Starting in 2019, if total investment income exceeds $50,000 (assuming a 5% return it would require investments of $1 million) the $500,000 limit of business income eligible for the low tax rate would be reduced such that it would be nil once investment income reaches $150,000. However, investment income could be reduced at a corporate level through tax sheltering strategies such as life insurance products.
Income splitting is the allocation of income from a high income person (in a high tax bracket) to a low income person (in a low tax bracket). A physician at a high tax bracket can therefore shift income to family members in low tax brackets to realize tax savings. There are two main approaches to income splitting:
- Salaries: A physician can pay a spouse or child to perform work for the practice (e.g. administrative support). However, the Canada Revenue Agency (CRA) requires that the amount paid be reasonable for the work performed; this is defined to be the amount that would be paid to an unrelated person for the same work.
- Dividends: Starting in 2018, dividends paid to related shareholders will be subjected to a reasonability test although there are certain exemptions (e.g. paid to the spouse of a shareholder that is aged 65 or over, and family members aged 18 or over who work at least 20 hours a week in the year or any past five years ). Dividends should not be paid to children under 18 due to “kiddie tax” that would be applied to the parents.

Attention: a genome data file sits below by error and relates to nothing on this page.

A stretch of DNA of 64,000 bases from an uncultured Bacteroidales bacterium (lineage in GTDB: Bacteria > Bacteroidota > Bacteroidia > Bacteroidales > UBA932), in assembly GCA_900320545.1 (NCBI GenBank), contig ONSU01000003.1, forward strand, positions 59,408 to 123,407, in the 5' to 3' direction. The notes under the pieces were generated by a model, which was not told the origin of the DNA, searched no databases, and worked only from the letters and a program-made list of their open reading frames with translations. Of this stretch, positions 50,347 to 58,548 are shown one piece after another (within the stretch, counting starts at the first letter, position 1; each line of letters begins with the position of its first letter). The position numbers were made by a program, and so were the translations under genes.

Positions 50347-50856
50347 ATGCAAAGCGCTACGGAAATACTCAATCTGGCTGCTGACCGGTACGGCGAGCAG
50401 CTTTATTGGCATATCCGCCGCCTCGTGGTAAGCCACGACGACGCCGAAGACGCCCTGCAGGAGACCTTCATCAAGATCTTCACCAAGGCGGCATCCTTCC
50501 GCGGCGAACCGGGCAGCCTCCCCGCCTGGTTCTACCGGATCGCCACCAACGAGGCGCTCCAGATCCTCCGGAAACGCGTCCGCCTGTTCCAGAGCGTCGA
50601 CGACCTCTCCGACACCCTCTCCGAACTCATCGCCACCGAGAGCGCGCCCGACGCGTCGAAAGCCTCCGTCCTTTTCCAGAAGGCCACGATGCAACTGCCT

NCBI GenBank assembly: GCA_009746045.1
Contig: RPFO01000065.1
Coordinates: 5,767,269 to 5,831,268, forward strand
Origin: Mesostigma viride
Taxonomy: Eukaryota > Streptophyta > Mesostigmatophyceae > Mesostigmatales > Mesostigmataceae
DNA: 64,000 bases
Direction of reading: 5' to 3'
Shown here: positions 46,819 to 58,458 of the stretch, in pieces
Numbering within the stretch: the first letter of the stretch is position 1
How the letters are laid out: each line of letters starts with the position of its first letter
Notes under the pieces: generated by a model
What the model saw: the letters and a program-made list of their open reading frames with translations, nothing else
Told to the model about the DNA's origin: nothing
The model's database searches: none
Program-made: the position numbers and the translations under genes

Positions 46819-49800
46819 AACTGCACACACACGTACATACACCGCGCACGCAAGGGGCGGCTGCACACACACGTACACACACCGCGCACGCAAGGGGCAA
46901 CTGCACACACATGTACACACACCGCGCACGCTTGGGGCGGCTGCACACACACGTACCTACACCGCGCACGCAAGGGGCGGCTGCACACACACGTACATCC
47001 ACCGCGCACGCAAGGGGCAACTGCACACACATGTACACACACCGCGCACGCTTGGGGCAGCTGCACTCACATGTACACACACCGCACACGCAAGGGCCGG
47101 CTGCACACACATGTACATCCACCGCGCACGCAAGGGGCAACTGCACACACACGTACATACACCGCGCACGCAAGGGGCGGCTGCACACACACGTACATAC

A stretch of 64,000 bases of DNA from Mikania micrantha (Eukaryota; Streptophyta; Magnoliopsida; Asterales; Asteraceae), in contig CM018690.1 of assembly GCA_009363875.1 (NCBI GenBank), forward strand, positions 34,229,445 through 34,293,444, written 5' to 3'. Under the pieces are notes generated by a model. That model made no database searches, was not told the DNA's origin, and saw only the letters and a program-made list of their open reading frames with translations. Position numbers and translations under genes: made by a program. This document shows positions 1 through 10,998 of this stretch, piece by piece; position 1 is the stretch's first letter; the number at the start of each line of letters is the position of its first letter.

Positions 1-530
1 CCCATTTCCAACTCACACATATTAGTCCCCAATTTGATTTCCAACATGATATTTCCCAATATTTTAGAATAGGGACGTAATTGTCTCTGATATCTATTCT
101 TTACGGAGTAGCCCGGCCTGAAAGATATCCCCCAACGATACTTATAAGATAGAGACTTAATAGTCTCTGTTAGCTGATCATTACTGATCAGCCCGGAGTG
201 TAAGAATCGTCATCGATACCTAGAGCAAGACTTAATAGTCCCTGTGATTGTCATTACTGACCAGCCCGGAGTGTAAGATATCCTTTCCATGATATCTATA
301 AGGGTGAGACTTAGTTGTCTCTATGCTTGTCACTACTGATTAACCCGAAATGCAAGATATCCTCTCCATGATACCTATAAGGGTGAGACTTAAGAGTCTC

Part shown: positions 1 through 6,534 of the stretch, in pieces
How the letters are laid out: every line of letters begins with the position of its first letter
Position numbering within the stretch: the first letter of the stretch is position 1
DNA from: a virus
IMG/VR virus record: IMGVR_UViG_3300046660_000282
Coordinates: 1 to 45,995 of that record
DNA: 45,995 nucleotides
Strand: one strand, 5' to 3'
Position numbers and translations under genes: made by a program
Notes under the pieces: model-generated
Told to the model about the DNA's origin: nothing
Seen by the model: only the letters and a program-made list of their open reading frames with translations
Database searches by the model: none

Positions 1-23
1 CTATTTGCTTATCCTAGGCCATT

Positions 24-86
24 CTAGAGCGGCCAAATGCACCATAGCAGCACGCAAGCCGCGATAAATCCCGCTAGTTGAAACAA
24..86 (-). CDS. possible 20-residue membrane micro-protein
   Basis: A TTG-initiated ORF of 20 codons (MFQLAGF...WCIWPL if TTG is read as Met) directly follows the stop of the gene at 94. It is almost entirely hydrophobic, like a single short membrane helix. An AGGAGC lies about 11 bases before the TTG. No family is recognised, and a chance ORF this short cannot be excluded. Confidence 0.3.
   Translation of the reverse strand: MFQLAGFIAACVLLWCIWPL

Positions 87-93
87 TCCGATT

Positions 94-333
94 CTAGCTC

What are the Disadvantages of Incorporating?
Costs and Complexity
Since a corporation is a separate legal entity, it greatly increases the complexity of one’s financial and tax situation. As a result, there will be additional legal, accounting, and tax filing fees. A physician who is using all of his or her earnings (e.g. paying off debt) would see little to no tax benefit from incorporation; in this case incorporation is merely an unnecessary expense. For many others however, the benefits of incorporation can significantly outweigh the costs.
Other Items to Consider
Recent Tax Changes for Private Corporations
There has been much discussion and debate over the past year with respect to the proposed tax changes for private corporations. Due to feedback from various groups, some of these measures have been significantly amended from the original draft. Although these changes now require dividends paid to family members in most cases to be reasonable as well as create additional tax implications on investment income over $50,000, incorporation should still benefit the majority of physicians.
Should I Incorporate? If so, when?
As mentioned previously, an individual’s unique circumstances such as debt repayment, spending requirements, income levels, and investment plans would influence whether incorporation is suitable and at what stage in their career it should be done. One is advised to consult with their accountant or financial planner to determine whether incorporation is a suitable option.
This article is courtesy of Richard Wong, CPA, CA of Wolrige Mahon LLP. Richard has extensive experience in providing accounting and tax services to physicians and other health professionals. For more information, Richard can be reached at email@example.com or at 604-691-6886.